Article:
In 2010, we participated in the Audit Scotland/Commission pilot to develop performance indicators for the UK public sector legal service, which confirmed that our legal costs are now in the lowest quartile across the UK. At the same time, our customer survey results are very promising, proving that our policy of “doing better with less” is already working.
It goes without saying that we didn’t make these changes to win an award, but when entries were sought by the Municipal Journal (“MJ”) – the management journal for local authority business – earlier this year, their application form really struck a chord with us. Not only does it recognise and reward “Excellence in Legal Services”, with a specific emphasis on innovation, creativity and best value, but it’s prefaced with the comment that “the contribution lawyers make to transforming local government, services and communities should never be underestimated”. I’m sure many would agree that vital message can be all too easily lost, yet it is one that is arguably more important than ever to be received where it matters in the current climate.
We were delighted to find out that we’d made the final seven, and indeed are the only legal team in Scotland to do so. We’re up against some very impressive applications from other UK councils, including the legal team at Hackney Council who are supporting legal aspects of the London Olympics in 2012. Having made our final pitch to the judging panel, which is led by the renowned Dr Mirza Ahmad, Director of Corporate Governance at Birmingham City Council, we’ll have to wait for the winners to be announced in London on 23 June.
Regardless of the outcome, however, what has really been beneficial is that it’s provided us with another opportunity to take stock, talk to our customers, and gain insight into the other innovative and creative ideas and examples of best practice that are out there at present. We’re already looking at whether some of those can be implemented here in the Borders.
Above all, however, these applications are testament to one thing – the sheer drive and determination of in-house teams right across the UK to continue to deliver quality and innovative legal services even in times of adversity. And crucially, to ensure they continue to be seen outwith their own locality.
As we put it to the judges in Birmingham on 19 May, “It’s about so much more than law”.
Excellence in Legal Services Achievement of the Year
“This year the team have transformed the traditional image associated with the legal service in the council from a regulatory, often constraining-type approach, to a much more modern and flexible service where partners engage with us much earlier on to help them develop the solutions, rather than just come to us when they are in trouble and look for us to help them out of it. We’re working together now on a partnership arrangement, rather than working separately and only coming together as a last resort.”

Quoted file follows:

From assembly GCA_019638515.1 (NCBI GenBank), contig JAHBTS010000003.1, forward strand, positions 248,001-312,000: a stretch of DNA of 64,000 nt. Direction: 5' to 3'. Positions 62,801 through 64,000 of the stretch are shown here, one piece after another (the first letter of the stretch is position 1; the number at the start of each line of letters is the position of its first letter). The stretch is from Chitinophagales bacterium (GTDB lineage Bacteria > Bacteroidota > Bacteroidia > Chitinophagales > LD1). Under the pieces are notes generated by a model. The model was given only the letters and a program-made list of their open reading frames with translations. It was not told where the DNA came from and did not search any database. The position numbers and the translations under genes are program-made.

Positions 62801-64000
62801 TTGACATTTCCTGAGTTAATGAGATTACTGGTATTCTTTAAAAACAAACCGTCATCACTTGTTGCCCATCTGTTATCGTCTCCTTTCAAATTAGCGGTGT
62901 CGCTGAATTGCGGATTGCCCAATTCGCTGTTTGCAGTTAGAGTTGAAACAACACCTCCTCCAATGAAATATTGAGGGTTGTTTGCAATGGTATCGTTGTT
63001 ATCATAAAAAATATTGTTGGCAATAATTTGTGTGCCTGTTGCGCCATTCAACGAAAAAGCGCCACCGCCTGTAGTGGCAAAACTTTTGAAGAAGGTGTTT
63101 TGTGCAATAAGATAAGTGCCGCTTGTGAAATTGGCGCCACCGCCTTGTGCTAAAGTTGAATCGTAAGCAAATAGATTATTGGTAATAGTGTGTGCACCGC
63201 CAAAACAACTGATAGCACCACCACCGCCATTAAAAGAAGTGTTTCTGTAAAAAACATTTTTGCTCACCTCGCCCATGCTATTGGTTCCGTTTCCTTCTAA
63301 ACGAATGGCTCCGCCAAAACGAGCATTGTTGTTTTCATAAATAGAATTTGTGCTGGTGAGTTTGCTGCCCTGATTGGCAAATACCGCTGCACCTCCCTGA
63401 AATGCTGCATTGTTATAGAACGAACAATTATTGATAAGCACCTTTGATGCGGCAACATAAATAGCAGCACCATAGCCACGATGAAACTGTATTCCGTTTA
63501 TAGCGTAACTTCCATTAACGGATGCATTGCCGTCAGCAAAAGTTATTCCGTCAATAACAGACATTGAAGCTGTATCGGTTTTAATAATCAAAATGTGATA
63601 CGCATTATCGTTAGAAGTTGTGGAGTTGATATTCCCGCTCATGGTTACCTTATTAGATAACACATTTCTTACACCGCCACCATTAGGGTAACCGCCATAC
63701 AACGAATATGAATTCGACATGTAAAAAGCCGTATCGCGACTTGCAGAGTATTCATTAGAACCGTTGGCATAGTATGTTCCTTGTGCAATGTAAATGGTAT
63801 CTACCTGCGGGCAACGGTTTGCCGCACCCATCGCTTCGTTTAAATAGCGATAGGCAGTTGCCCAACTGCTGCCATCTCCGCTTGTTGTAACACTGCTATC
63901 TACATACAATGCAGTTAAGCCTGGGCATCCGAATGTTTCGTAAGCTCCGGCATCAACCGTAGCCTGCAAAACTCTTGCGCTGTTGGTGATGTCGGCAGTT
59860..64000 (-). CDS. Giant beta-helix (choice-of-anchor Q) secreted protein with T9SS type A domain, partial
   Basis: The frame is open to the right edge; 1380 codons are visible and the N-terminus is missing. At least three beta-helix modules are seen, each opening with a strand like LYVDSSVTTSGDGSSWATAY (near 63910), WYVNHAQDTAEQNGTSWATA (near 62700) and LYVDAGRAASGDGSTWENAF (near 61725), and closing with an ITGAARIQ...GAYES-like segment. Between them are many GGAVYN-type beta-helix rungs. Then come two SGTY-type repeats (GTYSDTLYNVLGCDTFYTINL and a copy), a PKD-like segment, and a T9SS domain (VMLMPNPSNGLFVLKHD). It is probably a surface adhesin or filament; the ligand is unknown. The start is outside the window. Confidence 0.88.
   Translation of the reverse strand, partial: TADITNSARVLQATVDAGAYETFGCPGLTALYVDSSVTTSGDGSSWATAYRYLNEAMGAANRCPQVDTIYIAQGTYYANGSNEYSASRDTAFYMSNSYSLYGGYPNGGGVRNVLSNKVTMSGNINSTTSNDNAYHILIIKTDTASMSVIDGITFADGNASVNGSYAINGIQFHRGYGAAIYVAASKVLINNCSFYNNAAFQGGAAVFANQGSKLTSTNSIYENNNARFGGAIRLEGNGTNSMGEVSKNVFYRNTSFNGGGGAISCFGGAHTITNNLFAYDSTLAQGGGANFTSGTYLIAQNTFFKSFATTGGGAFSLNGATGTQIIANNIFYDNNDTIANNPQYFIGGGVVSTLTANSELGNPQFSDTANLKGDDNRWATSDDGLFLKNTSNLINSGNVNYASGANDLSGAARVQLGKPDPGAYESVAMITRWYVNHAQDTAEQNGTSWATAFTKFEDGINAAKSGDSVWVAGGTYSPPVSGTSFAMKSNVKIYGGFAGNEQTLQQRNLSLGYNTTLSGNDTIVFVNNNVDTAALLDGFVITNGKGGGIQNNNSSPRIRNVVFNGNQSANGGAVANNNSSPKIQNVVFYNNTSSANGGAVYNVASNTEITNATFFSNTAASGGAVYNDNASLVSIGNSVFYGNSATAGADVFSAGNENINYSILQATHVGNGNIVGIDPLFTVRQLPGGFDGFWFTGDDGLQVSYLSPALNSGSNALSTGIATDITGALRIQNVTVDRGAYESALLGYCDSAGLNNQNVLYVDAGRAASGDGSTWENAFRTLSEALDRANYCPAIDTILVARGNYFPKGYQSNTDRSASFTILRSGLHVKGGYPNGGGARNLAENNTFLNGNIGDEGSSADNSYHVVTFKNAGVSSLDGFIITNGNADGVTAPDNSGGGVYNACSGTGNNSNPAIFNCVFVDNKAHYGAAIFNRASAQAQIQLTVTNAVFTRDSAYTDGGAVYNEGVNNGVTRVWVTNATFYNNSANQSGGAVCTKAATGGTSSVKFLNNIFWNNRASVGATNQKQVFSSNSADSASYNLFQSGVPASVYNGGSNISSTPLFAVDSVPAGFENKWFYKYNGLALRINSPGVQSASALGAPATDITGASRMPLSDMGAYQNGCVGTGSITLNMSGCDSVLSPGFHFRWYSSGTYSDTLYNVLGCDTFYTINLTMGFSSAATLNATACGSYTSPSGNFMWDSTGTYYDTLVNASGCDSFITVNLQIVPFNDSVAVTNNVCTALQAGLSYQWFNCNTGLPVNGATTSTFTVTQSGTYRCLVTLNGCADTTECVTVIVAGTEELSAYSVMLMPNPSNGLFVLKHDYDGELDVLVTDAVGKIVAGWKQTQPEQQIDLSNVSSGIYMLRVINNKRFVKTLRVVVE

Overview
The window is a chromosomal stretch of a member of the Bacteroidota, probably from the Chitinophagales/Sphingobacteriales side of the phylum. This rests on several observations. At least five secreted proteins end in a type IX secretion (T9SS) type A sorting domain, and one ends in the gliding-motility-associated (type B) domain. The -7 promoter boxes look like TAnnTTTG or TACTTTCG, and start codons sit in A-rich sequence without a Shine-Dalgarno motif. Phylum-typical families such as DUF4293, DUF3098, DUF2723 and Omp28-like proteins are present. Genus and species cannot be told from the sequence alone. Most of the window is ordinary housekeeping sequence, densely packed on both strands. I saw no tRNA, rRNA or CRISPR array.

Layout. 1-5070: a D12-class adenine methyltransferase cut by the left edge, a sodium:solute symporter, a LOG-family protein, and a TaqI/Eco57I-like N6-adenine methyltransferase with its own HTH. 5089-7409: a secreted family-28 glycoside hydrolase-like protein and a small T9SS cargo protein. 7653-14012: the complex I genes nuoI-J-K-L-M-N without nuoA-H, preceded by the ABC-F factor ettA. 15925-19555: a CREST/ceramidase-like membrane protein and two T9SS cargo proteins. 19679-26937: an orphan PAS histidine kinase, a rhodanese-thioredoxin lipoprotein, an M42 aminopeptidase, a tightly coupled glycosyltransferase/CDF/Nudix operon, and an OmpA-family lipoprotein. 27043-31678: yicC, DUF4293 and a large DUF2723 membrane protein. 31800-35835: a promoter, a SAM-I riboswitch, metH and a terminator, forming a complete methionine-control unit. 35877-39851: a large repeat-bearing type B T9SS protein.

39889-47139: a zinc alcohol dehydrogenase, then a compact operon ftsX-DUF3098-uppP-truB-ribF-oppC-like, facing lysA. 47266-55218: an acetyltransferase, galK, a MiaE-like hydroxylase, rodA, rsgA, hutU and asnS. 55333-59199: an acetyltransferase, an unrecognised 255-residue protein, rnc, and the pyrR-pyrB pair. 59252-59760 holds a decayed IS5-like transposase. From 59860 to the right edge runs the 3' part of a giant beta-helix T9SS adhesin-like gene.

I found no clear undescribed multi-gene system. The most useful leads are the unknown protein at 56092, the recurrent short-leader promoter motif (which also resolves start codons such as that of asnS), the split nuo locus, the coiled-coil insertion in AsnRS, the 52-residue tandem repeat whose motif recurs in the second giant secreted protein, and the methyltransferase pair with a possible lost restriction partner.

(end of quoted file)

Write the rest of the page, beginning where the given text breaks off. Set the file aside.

“In my capacity as Depute Leader with specific responsibility for finance, this project has made me understand and brought out more clearly just how cost effective our own legal advice team is for the council. We’ve been comparing costs of advice from legal counsel and costs of advice from independent advisers, which leaves me in no doubt that our own service provides a very cost effective and efficient service.”
- If you are interested in discussing any aspect of the council’s award application/service improvement initiatives, or indeed joining its Shadowing Scheme network, you can contact Ian Wilkie, Head of Legal and Democratic Services (e: email@example.com; t: 01835 825006) or Susan Shaw, solicitor (e: firstname.lastname@example.org; t: 01835 826618).
In this issue
- Breaking new ground
- A&A accounts and abatements
- What price privacy?
- Power struggle
- Rural peace?
- Damages for our times
- Grief revalued
- Up to speed?
- Into Africa
- Expenses review opens with invitation on issues
- Law reform update
- From the Brussels office
- Dundee students join advice network
- The learning curve
- Ask Ash
- Guiding hands
- Marriage made in heaven?
- Email on the spot
- One for the accused to prove
- Going for growth
- A brake on termination?
- The colour yellow
- All change on the croft
- Natural justice in play
- Website review
- Book reviews
- A time of opportunity
- Rural property - Who wants to be a green wellie conveyancer?
- Rural property - Buying and selling: pitfalls and problems
- Rural property - In the taxman's sights
- Rural property - Farm tenancies: more changes imminent
- Now we are 10